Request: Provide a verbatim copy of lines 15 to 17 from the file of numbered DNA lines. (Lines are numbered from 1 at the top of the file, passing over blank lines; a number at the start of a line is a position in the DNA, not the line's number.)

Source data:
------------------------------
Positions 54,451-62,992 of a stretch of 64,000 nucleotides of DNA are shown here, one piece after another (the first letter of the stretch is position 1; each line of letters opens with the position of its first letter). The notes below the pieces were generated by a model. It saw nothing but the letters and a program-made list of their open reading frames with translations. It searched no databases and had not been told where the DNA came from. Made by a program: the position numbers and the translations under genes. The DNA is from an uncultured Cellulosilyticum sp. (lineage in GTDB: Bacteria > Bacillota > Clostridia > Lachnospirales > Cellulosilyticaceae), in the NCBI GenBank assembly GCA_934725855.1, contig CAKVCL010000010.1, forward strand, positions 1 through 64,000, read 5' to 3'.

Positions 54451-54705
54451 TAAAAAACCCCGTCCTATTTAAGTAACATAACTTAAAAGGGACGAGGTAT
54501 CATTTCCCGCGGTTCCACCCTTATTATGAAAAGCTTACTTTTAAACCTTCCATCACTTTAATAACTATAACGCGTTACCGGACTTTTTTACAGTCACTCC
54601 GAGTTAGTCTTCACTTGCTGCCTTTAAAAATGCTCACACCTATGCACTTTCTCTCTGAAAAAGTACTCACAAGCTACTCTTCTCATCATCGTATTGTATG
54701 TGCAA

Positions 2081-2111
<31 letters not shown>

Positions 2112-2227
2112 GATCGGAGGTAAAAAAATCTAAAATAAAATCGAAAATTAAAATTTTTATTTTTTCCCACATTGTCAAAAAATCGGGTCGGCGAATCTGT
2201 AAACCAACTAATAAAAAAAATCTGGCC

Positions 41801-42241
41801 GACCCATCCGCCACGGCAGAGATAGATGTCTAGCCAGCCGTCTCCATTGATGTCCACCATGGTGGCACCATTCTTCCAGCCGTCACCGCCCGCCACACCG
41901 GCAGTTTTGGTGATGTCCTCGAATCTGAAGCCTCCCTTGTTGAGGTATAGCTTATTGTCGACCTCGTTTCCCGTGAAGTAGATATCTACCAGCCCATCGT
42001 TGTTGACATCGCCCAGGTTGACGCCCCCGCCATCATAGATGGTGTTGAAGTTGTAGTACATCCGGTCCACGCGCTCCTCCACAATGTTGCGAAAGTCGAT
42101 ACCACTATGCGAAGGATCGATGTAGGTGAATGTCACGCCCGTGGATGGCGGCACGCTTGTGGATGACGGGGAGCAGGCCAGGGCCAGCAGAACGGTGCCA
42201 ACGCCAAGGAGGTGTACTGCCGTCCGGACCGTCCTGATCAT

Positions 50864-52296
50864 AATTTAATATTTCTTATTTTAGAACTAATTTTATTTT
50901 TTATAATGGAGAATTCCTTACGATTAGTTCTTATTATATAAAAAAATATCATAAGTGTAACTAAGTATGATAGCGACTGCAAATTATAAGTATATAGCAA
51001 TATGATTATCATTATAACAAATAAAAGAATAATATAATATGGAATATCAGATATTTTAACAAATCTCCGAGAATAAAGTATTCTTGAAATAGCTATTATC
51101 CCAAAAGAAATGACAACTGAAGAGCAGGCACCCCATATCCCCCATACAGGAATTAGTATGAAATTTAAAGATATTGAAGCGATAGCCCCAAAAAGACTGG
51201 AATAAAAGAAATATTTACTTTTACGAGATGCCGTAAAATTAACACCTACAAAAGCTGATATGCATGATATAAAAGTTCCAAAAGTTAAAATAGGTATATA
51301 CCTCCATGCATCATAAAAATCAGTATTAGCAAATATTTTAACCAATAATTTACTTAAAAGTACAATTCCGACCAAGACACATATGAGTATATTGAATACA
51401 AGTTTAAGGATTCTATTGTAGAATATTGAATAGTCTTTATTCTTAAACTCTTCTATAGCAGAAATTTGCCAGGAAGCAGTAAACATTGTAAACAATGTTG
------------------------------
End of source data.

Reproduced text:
42001 TGTTGACATCGCCCAGGTTGACGCCCCCGCCATCATAGATGGTGTTGAAGTTGTAGTACATCCGGTCCACGCGCTCCTCCACAATGTTGCGAAAGTCGAT
42101 ACCACTATGCGAAGGATCGATGTAGGTGAATGTCACGCCCGTGGATGGCGGCACGCTTGTGGATGACGGGGAGCAGGCCAGGGCCAGCAGAACGGTGCCA
42201 ACGCCAAGGAGGTGTACTGCCGTCCGGACCGTCCTGATCAT